Leading Adult Learning: Supporting Adult Development in Our Schools

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Overview

This learning-oriented model of school leadership details four Pillar Practices for helping adults grow throughout their careers: teaming, providing leadership roles, collegial inquiry, and mentoring.

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Editorial Reviews

Howard Gardner
“With this comprehensive and compelling book, Eleanor Drago-Severson establishes herself as a leading expert on authoritative leadership in education.”
The School Administrator Magazine
"As complete a primer for leading adult learning as can be found in print today. Each chapter includes cases and lessons from the field and reflective questions. Eleanor Drago-Severson combines research and practice to create an essential handbook for leaders of adults."
Robert Kegan
“Eleanor Drago-Severson takes hold of an important and neglected truth: students grow best in schools where the adults around them are growing, too. In this nurturing and much-anticipated work, the author shows us exactly how to make this happen. Sound theory, vivid examples, and a practice-ready framework—it’s all here! Anyone who cares about making our schools better will feel richly rewarded for spending time with this encouraging book.”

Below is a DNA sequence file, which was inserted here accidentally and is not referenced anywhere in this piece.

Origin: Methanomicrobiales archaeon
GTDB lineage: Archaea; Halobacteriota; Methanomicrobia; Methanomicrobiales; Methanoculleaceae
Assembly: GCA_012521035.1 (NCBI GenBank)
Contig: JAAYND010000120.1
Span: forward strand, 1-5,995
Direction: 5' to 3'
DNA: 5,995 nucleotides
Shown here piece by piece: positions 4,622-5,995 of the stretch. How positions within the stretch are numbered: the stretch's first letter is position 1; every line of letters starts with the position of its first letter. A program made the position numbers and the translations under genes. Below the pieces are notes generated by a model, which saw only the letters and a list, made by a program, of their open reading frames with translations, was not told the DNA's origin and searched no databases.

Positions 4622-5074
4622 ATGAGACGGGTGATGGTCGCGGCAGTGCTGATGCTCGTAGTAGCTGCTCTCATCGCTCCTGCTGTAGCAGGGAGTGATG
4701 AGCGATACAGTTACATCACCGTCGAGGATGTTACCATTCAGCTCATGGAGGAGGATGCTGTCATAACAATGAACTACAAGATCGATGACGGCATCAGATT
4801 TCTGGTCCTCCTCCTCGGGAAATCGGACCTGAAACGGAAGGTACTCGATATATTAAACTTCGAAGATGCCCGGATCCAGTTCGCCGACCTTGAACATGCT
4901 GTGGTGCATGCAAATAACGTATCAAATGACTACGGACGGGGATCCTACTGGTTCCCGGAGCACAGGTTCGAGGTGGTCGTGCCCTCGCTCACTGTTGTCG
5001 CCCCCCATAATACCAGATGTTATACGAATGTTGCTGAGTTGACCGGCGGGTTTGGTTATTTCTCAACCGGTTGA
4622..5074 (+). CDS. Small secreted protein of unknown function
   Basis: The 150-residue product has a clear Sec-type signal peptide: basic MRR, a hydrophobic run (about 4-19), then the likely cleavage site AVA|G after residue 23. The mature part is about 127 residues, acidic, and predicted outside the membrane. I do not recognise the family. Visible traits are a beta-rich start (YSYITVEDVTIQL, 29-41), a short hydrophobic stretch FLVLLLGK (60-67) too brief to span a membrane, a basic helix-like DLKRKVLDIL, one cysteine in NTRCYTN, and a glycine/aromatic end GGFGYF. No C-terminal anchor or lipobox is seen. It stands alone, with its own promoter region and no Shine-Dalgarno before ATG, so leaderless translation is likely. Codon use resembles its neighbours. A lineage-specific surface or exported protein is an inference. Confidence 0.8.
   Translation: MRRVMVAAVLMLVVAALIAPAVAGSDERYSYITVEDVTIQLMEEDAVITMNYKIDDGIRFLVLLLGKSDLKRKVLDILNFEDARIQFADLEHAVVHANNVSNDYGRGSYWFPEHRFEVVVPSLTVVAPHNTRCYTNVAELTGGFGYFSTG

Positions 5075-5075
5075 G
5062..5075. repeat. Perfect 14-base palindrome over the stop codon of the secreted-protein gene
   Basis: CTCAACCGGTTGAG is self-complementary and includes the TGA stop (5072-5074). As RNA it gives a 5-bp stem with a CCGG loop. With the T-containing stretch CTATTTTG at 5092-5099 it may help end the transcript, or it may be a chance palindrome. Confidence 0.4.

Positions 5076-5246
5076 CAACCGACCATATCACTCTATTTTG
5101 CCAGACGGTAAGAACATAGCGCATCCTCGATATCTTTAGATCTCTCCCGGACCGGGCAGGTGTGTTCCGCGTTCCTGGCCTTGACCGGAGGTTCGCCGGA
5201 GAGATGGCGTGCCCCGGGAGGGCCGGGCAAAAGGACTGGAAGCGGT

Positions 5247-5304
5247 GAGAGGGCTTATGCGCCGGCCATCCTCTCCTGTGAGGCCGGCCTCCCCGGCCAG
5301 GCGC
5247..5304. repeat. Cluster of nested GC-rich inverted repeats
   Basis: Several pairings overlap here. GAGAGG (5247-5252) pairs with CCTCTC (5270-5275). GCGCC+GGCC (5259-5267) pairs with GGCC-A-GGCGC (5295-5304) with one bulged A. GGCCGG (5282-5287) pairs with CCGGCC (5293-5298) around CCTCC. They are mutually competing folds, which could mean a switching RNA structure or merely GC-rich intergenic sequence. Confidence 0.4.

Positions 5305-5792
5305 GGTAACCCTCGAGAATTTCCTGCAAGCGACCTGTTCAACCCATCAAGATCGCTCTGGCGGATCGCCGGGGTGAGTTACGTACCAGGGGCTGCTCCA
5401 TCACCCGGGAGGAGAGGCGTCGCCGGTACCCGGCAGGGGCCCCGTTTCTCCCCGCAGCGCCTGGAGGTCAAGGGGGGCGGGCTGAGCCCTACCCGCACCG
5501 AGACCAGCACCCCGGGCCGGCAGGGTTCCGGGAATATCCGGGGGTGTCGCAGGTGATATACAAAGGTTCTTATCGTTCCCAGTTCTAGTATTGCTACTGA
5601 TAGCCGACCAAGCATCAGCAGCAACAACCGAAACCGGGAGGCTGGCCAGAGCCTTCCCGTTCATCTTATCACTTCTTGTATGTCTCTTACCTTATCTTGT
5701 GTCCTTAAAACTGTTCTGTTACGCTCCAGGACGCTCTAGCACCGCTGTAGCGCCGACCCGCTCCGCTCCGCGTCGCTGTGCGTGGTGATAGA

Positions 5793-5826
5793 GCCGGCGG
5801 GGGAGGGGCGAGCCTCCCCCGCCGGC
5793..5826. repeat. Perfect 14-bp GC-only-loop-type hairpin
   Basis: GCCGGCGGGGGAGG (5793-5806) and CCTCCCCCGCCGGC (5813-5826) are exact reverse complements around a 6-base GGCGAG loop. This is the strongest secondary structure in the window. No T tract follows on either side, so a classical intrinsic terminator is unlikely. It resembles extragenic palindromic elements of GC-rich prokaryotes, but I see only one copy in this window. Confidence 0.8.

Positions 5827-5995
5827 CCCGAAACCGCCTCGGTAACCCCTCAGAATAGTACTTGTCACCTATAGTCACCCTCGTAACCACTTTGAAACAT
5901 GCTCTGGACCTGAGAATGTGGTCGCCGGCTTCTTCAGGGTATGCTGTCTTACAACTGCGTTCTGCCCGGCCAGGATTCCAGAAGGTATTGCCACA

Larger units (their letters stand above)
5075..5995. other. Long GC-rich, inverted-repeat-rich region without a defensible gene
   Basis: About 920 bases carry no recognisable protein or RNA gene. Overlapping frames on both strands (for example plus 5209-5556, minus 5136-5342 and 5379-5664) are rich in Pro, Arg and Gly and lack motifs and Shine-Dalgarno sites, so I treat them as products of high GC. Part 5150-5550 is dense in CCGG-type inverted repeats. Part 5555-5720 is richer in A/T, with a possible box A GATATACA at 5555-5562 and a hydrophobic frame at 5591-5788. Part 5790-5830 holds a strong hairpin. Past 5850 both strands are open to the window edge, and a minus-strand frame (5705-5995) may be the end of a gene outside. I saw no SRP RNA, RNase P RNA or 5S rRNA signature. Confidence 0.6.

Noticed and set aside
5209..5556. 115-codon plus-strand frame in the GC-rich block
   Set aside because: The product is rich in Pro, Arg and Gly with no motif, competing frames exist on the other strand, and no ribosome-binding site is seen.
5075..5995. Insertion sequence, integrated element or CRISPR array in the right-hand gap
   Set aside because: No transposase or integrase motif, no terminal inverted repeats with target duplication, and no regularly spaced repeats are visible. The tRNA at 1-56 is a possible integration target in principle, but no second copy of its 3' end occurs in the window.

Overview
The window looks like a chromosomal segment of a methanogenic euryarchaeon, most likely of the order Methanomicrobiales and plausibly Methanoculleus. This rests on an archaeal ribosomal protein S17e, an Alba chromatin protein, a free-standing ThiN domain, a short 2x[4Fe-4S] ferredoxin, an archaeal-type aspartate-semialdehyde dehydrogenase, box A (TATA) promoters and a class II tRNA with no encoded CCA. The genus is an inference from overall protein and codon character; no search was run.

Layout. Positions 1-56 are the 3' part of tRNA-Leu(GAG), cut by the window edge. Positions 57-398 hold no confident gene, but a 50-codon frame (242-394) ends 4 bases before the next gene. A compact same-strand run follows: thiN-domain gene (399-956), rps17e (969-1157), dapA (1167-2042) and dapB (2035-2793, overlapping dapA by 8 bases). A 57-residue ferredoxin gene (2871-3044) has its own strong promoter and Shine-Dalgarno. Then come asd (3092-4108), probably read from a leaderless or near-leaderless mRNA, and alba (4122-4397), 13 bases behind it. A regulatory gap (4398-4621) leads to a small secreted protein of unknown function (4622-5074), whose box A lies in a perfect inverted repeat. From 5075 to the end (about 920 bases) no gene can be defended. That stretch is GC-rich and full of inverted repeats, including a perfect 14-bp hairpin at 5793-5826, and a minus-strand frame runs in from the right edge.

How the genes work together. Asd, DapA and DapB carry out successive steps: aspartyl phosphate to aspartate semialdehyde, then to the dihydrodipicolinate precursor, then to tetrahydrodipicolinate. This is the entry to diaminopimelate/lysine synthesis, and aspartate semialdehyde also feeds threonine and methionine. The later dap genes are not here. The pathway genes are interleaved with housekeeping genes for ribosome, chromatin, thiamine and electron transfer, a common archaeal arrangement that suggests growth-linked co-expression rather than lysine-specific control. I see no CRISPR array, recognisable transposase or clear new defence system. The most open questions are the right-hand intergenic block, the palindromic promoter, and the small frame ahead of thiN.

Susan Moore Johnson
"There is no greater opportunity for improving public education than to make schools places where adults learn and lead together. In her rich and engaging book, Drago-Severson explores the challenge of this important work and shows us how success is both possible and deeply rewarding."
Laurent A. Parks Daloz
"Building on the 'pillar practices' of her earlier work and animated with stories, exercises, and illustrations, this book offers both lucid explication of the powerful insights of constructive developmental theory and intensely practical partnership in how to put it all to work on Monday morning. In these hard times, this is a welcome and hopeful blueprint for the reanimation of our schools and the transformation of our communities."
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Product Details

  • ISBN-13: 9781412950725
  • Publisher: SAGE Publications
  • Publication date: 9/22/2009
  • Pages: 344
  • Sales rank: 304,212
  • Product dimensions: 7.00 (w) x 9.90 (h) x 0.90 (d)

Meet the Author

Eleanor (Ellie) Drago-Severson is an associate professor of education in the department of organization and leadership at Teachers College, Columbia University. Prior to her research into adult learning and leadership, she was a teacher, administrator, and staff developer in K-12 schools in New York, Florida, and Massachusetts. Drago-Severson teaches, conducts research, and consults with teachers, principals, and other educational leaders. Her work is inspired by the idea that schools must be places where adults as well as children can grow.

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Table of Contents

Preface Acknowledgments About the Author Part 1. Foundations
1. A New Model of Leadership for Adult Growth and Learning In This Chapter Meeting Adaptive Challenges The Need for a New Model of Leadership Supporting Learning Across the System Re-envisioning Staff Development The Research Informing This Book A New Learning-Oriented Model of School Leadership Organization of the Book Summary and Conclusion Reflective Questions